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Ahead of International Women’s Day on March 8, hundreds of Lebanese women defied Hezbollah and demonstrated over the weekend in downtown Beirut in support of an international tribunal investigating the assassination of former premier Rafiq Al-Hariri.

The women, all backers of the liberal March 14 Movement led by caretaker Lebanese Prime Minister Saad Hariri, son of the slain primer, formed a human chain Sunday stretching from Hariri’s grave to the spot where his car exploded in February 2005, killing him and 22 others.

“The people want to drop the arms,” chanted the women, a takeoff on the pan-Arab call “the people want to topple the regime.” The arms in question are those maintained by the Shiite Islamist movement Hezbollah, which has refused to give them up claiming they were legitimately used in their fight against Israel.

Lebanese women from Hariri's Future Movement carry a national flag in front of the torch set at the seafront road where former Prime Minister Rafik Hariri was assassinated in a suicide bombing in 2005, as they celebrate International Women's Day, in Beirut, Lebanon, Sunday, March 6, 2011.

Hezbollah vociferously opposes the UN-commissioned Special Tribunal for Lebanon (STL) which is rumored to have indicted senior members of the Islamic party for involvement in Hariri’s assassination. On January 12, Hezbollah walked out of Saad Hariri’s unity government, bringing it down. Prime Minister-designate Najib Miqati is in the process of forming a new government, expected to comprise mainly of technocrats and Hezbollah members.

“This demonstration symbolizes the weakness of the March 14 Alliance,” Hilal Khashan, a political scientist at the American University of Beirut told The Media Line. “They want to portray this as a grassroots movement, but in fact it isn’t. They don’t want to directly confront Hezbollah on the street because they know they’ll lose, so they use women who they know Hezbollah won’t hurt.”

One of the participants in the demonstration was May Chidiac, a Christian TV journalist and outspoken critic of Syria’s presence in Lebanon. She was severely injured in a 2005 blast blamed on Syria which severed her left arm and leg. The attack on Chidiac was only one in a series of attacks against anti-Syrian Lebanese figureheads throughout 2005, including politicians George Hawi and Gebran Tueni, and journalist Samir Kassir.

On Sunday Chidiac was steadfast in her defiance of Hezbollah, speaking to a mixed crowd of veiled Muslim women and bare-headed Christians.

“We have not yet tired or despaired,” the London-based Arab daily Al-Hayat quoted her as saying. “We have grown accustomed to torment, but (Hezbollah’s) treacherous weapons will not scare us, nor will their black shirts.”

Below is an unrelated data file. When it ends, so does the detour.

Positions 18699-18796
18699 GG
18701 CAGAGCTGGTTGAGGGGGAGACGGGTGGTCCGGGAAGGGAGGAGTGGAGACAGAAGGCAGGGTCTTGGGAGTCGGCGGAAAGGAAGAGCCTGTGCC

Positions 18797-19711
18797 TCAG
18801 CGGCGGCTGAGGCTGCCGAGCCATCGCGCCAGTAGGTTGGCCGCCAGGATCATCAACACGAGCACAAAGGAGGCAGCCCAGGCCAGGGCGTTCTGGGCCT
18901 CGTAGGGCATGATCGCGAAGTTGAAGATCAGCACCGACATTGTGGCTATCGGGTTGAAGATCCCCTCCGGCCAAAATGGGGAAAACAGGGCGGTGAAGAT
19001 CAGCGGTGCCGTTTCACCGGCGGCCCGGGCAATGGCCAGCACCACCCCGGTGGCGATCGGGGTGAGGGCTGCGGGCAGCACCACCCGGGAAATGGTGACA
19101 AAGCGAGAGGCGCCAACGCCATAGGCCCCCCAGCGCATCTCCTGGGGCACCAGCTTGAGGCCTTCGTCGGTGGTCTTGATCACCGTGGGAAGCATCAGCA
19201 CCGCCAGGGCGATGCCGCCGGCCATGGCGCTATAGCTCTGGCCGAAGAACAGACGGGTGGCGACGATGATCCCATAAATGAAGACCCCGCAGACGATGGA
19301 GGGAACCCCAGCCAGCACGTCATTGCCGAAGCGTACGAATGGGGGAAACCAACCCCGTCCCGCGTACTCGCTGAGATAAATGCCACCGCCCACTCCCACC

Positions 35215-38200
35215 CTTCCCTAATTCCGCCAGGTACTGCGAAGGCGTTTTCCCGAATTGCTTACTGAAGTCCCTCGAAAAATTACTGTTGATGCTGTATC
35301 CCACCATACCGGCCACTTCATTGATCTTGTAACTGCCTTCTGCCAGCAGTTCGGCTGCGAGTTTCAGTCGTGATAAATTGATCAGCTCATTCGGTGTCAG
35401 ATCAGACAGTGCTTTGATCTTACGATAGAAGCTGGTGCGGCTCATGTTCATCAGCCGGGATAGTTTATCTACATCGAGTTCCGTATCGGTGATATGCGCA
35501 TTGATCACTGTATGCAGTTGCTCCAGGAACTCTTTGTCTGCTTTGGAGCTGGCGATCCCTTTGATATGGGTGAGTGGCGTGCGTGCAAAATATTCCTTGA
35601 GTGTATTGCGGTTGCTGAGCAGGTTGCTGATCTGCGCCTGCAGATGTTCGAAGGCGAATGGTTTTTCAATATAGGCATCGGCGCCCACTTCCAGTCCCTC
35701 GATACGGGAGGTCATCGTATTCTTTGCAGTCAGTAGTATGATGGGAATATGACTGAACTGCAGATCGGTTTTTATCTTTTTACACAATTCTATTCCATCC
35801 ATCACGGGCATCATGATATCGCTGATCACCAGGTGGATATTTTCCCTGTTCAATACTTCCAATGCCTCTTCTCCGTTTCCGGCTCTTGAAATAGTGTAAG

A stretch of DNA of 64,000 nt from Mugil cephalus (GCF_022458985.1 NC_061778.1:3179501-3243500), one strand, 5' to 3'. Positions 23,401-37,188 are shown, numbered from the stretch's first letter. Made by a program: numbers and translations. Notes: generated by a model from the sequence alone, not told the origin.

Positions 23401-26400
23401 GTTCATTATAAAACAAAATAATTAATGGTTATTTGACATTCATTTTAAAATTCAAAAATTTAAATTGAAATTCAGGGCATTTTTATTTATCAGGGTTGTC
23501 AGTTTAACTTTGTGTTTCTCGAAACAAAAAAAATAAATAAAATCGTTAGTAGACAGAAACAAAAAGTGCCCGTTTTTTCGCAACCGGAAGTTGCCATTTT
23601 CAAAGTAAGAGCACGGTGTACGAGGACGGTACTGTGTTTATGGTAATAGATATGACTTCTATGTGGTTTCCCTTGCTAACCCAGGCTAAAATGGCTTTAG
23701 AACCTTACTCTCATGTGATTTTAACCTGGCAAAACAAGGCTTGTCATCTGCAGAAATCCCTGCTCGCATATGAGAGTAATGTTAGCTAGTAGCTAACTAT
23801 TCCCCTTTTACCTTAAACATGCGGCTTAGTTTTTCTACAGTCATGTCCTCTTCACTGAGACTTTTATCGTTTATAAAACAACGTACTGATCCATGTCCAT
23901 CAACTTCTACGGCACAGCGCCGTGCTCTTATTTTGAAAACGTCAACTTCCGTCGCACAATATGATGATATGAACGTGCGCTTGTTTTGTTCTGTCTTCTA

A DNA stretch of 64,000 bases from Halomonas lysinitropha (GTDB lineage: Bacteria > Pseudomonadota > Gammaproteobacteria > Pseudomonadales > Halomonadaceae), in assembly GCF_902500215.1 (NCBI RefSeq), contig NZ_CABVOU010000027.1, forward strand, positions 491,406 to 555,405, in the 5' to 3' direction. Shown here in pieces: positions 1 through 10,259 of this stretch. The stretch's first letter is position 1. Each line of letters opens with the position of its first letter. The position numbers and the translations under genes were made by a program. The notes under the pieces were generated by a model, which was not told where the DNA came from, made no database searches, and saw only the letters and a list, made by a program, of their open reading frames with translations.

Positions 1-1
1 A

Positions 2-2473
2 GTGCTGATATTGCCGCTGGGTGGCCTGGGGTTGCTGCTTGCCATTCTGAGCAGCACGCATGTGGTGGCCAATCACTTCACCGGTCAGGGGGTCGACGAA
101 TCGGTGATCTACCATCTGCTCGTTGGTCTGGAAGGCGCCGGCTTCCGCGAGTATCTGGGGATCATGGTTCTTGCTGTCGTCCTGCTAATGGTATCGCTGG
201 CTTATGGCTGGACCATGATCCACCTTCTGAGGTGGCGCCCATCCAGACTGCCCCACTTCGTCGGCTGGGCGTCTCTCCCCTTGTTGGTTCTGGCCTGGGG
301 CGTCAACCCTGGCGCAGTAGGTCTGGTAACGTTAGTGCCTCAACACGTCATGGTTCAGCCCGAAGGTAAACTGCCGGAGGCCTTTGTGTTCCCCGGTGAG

Ranya Ghanem, wife of slain politician Antoine Ghanem, told the newspaper she came to demand the exposure of “those who deprived us of our loved ones.”

March 14’s main tour de force is planned for Sunday, March 13, marking the sixth anniversary of the Cedar Revolution — a series of mass demonstrations that took place in Lebanon following Hariri’s assassination and calling for the full withdrawal of Syrian forces from Lebanon. The organizers told Lebanon’s Daily Star that the demonstrations were brought forward to Sunday so as “to allow the highest level of participation” and prevent the loss of a work day. But Hilal Khashan said demonstrations would only further destabilize an already volatile situation.

“Protests in the Arab world are leaving Lebanese upbeat and feeling they can achieve anything by taking to the streets,” Khashan said. “But this will only further escalate the situation, since Hezbollah will be forced to respond. Lebanon is not Libya — the political situation here is much more complex.”

Meanwhile, some 8,000 demonstrators protested in Beirut on Sunday against Lebanon’s sectarian system and political corruption. Standing outside of Lebanon’s Electricity Ministry, which has become a symbol of corruption and mismanagement, the protesters called for a “secular and democratic country.”

Lebanon’s sectarian system regulates power sharing in key positions between its main religious sects: Maronite Christians, Sunni Muslims, Shiite Muslims and Druze. Political parties are often established along confessional lines. But Nadim Shehadi, an expert on Lebanon at Chatham House, a London-based think tank, said that anti-sectarian demonstrations would not amount to a full-fledged revolution.

“This is not a revolution the kind of which we have seen in Tunisia or Egypt, simply because there is no regime to topple” he told The Media Line. “Calls to change the sectarian system have been a constant theme in Lebanese politics for the past 50 years. Even in the 2005 demonstrations many of the slogans were anti-sectarian.”

Arab News

Top Photo: A Lebanese woman supporter of outgoing Prime Minister Saad Hariri holds a gadget with a photograph of slain former Prime Minister Rafik Hariri that reads in Arabic ‘The Cedar Revolution continues’ in Beirut, Lebanon, 06 March 2011. Thousands of women supporters of Rafik Hariri formed a human chain from his grave in downtown Beirut to the place where he was killed in a massive truck bombing in 2005.

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